The resignation of John Dalli has brought to an end a very unnecessarily long drawn out affair. The resignation correspondence initiated by John Dalli and exchanged with the Prime Minister warrants closer analysis. It would appear that the resignation is motivated by the incapacity of the Minister to function in an effective manner having been assailed by attacks and calls for him to go by the Opposition and more subtly from other quarters.
The acceptance of the resignation by the Prime Minister exonerates his former colleague from any wrong doing as regards the Iranian shipping accusation and refers the allegation relating to the tourist resources limited to the Auditor General as suggested by John Dalli himself.
A clinical analysis of the alleged wrongdoing reveals a dose of nepotism that inevitably carries political consequences. Modern democracies do demand a standard of ethical behaviour from the political class. To that extent it was always going to be considered as a resigning matter. With hindsight the matter should have been resolved and tackled the minute the first allegations were made.
As a direct corollary of the argumentation in the Prime Minister’s reply one is baffled to understand the sequence of events. After all the Prime minister states that in his view there was no wrong doing about the Iranian shipping affair. He passes over the tourist resources case to the auditor general for his examination yet simultaneously accepts the resignation.
Could all this not have been done as soon as the allegations were announced and could not the minister have been asked to resign pending the outcome of the investigation?
The Prime Minister does not accuse his former Minister of any wrongdoing. The Minister announces and maintains that he has done nothing that requires censoring, yet a resignation is tendered and accepted on the understanding and appreciation of the Prime Minister that his former colleague cannot function properly in the circumstances. Clearly, it is pretty understandable that a Minister’s position does become untenable if circumstances exist which impede him from functioning in a proper manner. In such circumstances it was the correct line of action for the minister to take.
What warrants comment in all this affair is why was it all allowed to drag on for so long with the inevitable consequences the delay carried not least amongst them the accusation that the Prime Minister was dilly dallying and unable to take control of the situation.
The allegations should have been addressed by the Prime Minister earlier. By not doing so consciously or otherwise he allowed John Dalli to drown on his own, worse still there were accusations that the very PN Party machinery may have been involved in his own downfall.
This, if shown to be correct is diabolical and confirms the very serious cracks that are appearing in the Nationalist Party edifice. Gonzi should have resolved the issue immediately and not allowed pressures to build up not only by the Opposition, but from other quarters. The chapter could have been closed earlier and by so doing a lot of the trial by media aspect of the affair would have been avoided.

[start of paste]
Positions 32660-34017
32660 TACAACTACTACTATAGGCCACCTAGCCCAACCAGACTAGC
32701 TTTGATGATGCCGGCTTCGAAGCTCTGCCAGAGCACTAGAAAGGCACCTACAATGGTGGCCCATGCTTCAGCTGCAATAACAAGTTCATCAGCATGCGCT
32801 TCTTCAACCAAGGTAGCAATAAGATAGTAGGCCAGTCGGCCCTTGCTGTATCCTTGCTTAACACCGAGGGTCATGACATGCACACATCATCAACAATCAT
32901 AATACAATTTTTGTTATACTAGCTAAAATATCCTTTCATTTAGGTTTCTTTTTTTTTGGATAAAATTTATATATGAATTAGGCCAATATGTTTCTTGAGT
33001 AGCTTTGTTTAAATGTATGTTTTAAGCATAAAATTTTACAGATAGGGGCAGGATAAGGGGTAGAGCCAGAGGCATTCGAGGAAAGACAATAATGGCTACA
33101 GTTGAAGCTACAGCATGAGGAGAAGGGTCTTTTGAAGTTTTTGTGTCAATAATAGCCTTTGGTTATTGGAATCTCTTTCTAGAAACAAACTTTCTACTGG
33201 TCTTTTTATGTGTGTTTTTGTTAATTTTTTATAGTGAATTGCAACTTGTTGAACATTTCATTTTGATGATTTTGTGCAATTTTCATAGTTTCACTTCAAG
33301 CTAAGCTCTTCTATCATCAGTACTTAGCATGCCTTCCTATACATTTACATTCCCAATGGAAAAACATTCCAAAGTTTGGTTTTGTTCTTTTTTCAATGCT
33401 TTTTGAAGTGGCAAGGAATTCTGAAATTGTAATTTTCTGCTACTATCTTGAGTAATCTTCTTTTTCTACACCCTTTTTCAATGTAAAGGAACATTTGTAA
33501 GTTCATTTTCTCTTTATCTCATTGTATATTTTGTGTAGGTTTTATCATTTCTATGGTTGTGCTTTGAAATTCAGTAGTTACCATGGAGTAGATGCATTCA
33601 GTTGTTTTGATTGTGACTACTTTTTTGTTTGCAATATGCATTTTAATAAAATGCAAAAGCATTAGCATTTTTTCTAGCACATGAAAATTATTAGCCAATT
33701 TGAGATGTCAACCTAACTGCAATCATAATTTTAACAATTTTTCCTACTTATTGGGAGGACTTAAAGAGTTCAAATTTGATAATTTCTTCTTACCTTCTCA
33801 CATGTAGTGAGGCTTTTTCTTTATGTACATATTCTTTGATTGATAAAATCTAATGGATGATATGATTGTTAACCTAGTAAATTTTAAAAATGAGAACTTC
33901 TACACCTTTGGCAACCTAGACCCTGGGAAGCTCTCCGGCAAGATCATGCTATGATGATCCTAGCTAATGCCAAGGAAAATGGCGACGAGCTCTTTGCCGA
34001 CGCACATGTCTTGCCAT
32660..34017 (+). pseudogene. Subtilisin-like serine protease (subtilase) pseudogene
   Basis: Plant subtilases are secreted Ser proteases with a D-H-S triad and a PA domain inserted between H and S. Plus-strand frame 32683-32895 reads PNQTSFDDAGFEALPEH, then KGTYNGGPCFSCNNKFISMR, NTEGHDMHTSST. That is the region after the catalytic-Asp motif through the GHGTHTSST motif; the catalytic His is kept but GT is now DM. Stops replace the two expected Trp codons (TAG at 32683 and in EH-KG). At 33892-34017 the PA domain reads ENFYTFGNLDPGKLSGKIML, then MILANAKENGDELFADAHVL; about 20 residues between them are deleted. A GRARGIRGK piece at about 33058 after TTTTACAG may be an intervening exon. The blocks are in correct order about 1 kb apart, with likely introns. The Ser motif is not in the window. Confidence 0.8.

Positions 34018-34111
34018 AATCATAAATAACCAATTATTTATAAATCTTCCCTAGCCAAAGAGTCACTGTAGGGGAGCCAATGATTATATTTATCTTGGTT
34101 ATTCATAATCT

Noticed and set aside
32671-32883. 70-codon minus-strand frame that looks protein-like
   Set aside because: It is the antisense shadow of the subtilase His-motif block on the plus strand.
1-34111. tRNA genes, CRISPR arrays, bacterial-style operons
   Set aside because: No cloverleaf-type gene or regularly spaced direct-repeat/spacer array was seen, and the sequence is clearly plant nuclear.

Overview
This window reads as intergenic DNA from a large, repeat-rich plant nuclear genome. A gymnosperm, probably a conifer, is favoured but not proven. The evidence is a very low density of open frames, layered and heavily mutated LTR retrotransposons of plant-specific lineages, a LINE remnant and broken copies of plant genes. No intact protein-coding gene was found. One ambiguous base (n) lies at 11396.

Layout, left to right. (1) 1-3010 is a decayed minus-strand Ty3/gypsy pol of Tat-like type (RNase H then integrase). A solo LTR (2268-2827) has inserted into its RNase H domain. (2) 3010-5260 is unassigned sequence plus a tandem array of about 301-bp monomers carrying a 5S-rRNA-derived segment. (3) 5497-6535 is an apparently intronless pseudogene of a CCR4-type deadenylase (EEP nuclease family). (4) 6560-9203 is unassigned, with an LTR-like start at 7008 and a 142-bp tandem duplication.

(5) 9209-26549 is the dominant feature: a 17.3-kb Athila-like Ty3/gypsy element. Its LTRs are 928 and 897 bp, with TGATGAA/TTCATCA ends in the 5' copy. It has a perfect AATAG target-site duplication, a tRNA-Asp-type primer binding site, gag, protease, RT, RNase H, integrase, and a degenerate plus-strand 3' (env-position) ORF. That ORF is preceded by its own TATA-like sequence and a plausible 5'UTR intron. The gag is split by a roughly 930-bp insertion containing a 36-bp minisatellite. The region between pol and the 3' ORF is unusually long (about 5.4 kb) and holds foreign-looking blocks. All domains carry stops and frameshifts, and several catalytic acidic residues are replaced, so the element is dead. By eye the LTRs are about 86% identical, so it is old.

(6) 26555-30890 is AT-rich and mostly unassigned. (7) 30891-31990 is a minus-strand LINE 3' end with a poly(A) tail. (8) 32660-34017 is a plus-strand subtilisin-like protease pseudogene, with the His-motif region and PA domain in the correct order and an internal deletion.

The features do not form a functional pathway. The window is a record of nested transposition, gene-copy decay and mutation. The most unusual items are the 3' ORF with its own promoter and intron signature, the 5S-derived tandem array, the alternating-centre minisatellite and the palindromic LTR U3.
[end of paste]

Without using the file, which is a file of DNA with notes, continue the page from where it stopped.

There can be little doubt that the affair has damaged the government which is showing little knowledge of how to manage information.
An announcement to the media is made on the appointment of a new Foreign Minister before any resignation is made known at all. This all smacks of government by crisis. It all looks messy and lacking any sense of décor. It is also becoming rather difficult to identify who was driving this issue. Was it the Government or the party in Government? How can it all have been allowed to get out of hand with the Opposition media taking up the initiative and preparing the people for a decision that at the end of the day was the Prime Minister’s to take after he chose his own timing. This whole affair could have been Lawrence Gonzi’s making. Amazingly it still remains unclear whether he considers his minister to have committed a wrongdoing or not. If he did, he should have sacked him but if he did not he should have supported him. He did neither and in so doing has certainly not enhanced his image as a decisive person.
Lawrence Gonzi should consider pondering on Harold Macmillan’s political words of wisdom; ‘Events, dear boy events. This is what most easily stirs Government off course’. Indeed events like the John Dalli affair risk derailing the Government especially when government has shown a total incapacity to handle the affair expeditiously.
Beyond this affair it is worth noting that irrespective of the circumstances surrounding the resignation Government is yet again losing the services of a competent Minister. Following the departures of Eddie Fenech Adami and Joe Borg, in John Dalli it is losing a highly qualified, energetic and goal driven Minister who put into place all the fiscal and financial structures.